Ultimately it may be the courts yet again who rein in the excesses of the Harper government as with its overreaching law and order agenda and attempts to circumvent the appointment procedures for the SCOC for Quebec judges.

Here is an article that looks at past cases under the Right to Vote provisions of the Charter - Why the Conservatives’ “Fair Elections Act” Could Be Unconstitutional

Such a challenge could be founded upon the SCOC decsion Opitz v. Wrzesnewskyj where the Supreme Court tied its interpretation of the Canada’s elections law to the Charter right to vote.
The Supreme Court determined that, under its “substantive approach,” the Election Day “procedures” of the Canada Elections Act are subordinate to the Charter right to vote. Last Tuesday, and partly in response to the Etobicoke Centre controversy, Opitz’s party introduced Bill C-23, which would change those polling procedures. In particular, the so-called “Fair Elections Act” would eliminate “vouching,” which would prevent voters without proper paper identification from casting ballots in future elections.

Vouching—which is permitted by Section 143(3) of the current version of the Canada Elections Act—is the process by which a qualified elector may prove her identity by taking an oath and being vouched for by another qualified elector whose name appears on the voters’ list for the same polling division. If the Conservatives’ proposed “Fair Elections Act” becomes law, then such vouching will no longer be permitted.

Yet, if courts follow the logic that underlies the Supreme Court’s decision in Opitz v. Wrzesnewskyj, then these stricter voter-identification requirements may not survive Charter scrutiny. Without vouching, the provisions of the Canada Elections Act that require voters to show identification in order to vote may be unconstitutional.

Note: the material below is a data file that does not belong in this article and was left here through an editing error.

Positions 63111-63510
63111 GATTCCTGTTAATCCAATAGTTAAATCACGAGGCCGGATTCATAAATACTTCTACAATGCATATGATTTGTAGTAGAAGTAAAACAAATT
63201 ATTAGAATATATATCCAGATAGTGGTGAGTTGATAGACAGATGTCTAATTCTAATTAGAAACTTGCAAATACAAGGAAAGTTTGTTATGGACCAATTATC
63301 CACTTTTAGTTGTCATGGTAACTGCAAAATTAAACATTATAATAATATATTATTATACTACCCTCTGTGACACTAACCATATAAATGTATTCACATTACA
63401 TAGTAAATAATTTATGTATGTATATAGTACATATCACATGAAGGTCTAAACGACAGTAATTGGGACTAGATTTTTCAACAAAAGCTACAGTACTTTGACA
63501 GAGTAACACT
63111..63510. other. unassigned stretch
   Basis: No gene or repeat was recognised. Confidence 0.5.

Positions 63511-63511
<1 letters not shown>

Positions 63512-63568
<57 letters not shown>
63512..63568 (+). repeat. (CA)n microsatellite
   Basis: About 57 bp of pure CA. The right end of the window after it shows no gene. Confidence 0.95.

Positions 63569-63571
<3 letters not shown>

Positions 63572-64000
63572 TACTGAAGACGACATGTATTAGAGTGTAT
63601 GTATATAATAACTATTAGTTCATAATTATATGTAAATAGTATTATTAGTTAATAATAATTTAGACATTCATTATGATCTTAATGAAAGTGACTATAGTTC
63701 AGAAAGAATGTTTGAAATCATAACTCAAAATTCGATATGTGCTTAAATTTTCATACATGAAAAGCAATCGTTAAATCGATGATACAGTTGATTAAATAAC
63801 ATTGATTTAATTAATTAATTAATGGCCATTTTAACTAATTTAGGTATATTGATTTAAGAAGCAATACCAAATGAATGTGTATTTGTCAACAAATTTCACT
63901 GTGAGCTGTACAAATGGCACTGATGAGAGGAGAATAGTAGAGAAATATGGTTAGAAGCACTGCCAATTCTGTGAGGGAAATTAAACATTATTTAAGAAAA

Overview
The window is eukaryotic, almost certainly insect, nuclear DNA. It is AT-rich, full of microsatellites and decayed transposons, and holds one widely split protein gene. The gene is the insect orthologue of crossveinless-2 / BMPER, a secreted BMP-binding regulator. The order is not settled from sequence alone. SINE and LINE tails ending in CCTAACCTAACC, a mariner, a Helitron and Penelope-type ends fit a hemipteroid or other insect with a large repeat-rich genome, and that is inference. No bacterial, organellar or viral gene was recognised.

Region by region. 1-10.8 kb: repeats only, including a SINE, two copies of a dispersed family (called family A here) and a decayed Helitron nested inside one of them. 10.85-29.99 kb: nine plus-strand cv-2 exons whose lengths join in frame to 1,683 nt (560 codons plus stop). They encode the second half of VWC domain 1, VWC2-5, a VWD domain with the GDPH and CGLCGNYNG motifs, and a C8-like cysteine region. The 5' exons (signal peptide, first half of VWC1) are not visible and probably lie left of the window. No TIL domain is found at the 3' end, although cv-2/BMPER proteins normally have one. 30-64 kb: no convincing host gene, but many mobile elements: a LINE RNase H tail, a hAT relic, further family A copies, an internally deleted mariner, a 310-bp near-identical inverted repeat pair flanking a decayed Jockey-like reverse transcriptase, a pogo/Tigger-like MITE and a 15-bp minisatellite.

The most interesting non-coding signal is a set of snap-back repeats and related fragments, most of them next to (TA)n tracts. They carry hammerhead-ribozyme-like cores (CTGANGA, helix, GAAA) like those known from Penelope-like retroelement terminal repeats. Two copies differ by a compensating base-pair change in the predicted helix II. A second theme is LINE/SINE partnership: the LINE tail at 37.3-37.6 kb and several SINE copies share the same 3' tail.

The British Columbia Court of Appeal has already found that voter-identification restrictions, on their own, infringe the Charter right to vote. Last month, in Henry v. Canada (Attorney General), Madam Justice Ryan determined that “the rights given under [Section Three] of the Charter are restricted only by citizenship and connection to an electoral district,” and that “any legislation which has the effect of encumbering the explicit words of [Section Three] breaches the right and must be justified under [Section One] of the Charter.” (Section One allows legislatures to place “reasonable limits” on rights provided that those limits “can be demonstrably justified in a free and democratic society.”)

The applicants in Henry were qualified voters—two of them occasionally homeless, one of them elderly and visually impaired—who challenged the constitutionality of the voter-identification restrictions in the current version of the Canada Elections Act. Both the B.C. Supreme Court and the B.C. Court of Appeal found that, though the identification requirements infringed the Charter right to vote, they were nonetheless “demonstrably justified”—and thus constitutional.

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03-29-2014, 05:34 PM
  #57
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Quote:
Originally Posted by Wetcoaster View Post
Ultimately it may be the courts yet again who rein in the excesses of the Harper government as with its overreaching law and order agenda and attempts to circumvent the appointment procedures for the SCOC for Quebec judges.

Here is an article that looks at past cases under the Right to Vote provisions of the Charter - Why the Conservatives’ “Fair Elections Act” Could Be Unconstitutional

Such a challenge could be founded upon the SCOC decsion Opitz v. Wrzesnewskyj where the Supreme Court tied its interpretation of the Canada’s elections law to the Charter right to vote.
The Supreme Court determined that, under its “substantive approach,” the Election Day “procedures” of the Canada Elections Act are subordinate to the Charter right to vote. Last Tuesday, and partly in response to the Etobicoke Centre controversy, Opitz’s party introduced Bill C-23, which would change those polling procedures. In particular, the so-called “Fair Elections Act” would eliminate “vouching,” which would prevent voters without proper paper identification from casting ballots in future elections.